Hostility and registered sickness absences: a prospective study of municipal employees

Psychol Med. 1997 May;27(3):693-701. doi: 10.1017/s0033291797004832.


Background: Prior evidence on the relationship between hostility and minor health problems is limited to cross-sectional self-report studies. In the present study, this relationship was examined prospectively.

Methods: Hostility of 1077 municipal employees was measured by a questionnaire survey and minor health problems by using 4-year register-based absence data including medically certificated diagnoses.

Results: High hostility predicted a high total number of long-term sickness absence spells among men, but not among women. In separate diagnostic categories (musculo-skeletal, traumas and injuries, respiratory), hostility related positively and linearly to absences due to traumatic causes and curvilinearly (U-shape) to absences due to musculo-skeletal causes. Controlling the effects of health risk behaviour and demographic background did not significantly change these figures. However, health risk behaviour moderated the relations of hostility to overall long-term sickness absences, and to traumatic and musculo-skeletal absences, being significantly stronger in high-risk groups. No association was found between hostility and non-certificated short-term absence spells.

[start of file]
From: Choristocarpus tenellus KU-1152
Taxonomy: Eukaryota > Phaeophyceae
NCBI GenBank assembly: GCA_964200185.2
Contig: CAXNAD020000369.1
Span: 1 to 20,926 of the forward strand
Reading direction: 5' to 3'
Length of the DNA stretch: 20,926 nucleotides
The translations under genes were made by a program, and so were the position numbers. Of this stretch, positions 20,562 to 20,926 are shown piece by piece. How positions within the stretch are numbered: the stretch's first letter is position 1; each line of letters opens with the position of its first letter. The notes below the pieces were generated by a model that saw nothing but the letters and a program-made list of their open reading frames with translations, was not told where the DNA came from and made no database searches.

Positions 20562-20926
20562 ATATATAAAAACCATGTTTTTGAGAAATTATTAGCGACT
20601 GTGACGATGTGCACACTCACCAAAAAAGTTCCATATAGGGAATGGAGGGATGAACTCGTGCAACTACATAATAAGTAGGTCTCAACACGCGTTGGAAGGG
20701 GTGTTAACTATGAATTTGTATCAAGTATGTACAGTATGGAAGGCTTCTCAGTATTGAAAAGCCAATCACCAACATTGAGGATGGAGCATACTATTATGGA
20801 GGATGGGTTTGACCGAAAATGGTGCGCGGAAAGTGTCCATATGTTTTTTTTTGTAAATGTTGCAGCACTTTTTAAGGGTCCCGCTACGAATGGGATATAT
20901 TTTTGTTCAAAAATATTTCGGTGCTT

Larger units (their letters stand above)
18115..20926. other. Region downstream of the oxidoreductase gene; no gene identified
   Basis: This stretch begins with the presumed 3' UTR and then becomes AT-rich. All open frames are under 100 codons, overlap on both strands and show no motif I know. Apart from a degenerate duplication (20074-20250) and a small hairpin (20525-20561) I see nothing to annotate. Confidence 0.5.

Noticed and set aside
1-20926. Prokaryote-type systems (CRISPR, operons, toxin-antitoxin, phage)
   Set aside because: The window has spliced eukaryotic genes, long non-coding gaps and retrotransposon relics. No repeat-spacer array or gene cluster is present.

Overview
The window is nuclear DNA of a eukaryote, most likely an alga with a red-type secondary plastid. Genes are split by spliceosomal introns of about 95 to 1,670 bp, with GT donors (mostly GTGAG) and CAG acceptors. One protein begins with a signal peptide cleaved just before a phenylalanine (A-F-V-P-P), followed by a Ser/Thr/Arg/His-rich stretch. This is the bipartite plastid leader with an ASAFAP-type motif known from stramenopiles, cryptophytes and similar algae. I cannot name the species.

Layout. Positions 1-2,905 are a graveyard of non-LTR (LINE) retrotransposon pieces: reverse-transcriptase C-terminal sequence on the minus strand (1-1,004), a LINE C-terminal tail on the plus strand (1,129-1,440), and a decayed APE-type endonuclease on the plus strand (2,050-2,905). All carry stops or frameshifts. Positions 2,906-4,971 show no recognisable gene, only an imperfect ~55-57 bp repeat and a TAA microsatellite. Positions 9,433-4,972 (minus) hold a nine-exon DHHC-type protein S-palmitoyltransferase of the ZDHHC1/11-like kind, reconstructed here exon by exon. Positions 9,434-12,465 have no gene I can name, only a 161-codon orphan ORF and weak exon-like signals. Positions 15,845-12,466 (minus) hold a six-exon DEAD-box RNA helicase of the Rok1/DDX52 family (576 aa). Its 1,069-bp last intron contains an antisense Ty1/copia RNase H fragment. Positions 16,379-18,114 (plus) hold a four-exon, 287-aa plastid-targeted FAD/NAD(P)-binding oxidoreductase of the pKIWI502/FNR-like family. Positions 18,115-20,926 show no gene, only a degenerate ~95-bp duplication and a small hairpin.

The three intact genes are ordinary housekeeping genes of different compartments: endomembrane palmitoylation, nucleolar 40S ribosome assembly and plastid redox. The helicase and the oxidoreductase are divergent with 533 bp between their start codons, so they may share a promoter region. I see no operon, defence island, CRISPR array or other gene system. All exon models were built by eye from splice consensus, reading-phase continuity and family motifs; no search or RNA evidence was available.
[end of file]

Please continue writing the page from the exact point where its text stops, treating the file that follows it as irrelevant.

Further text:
Conclusions: The results suggest that hostility plays a role in the aetiology of minor health problems.

MeSH terms

  • Absenteeism*
  • Adult
  • Female
  • Finland / epidemiology
  • Health Behavior
  • Hostility*
  • Humans
  • Life Style
  • Local Government
  • Male
  • Middle Aged
  • Multivariate Analysis
  • Musculoskeletal Diseases / epidemiology
  • Prospective Studies
  • Psychophysiologic Disorders / epidemiology
  • Psychophysiologic Disorders / psychology*
  • Regression Analysis
  • Risk Factors
  • Sex Distribution
  • Wounds and Injuries / epidemiology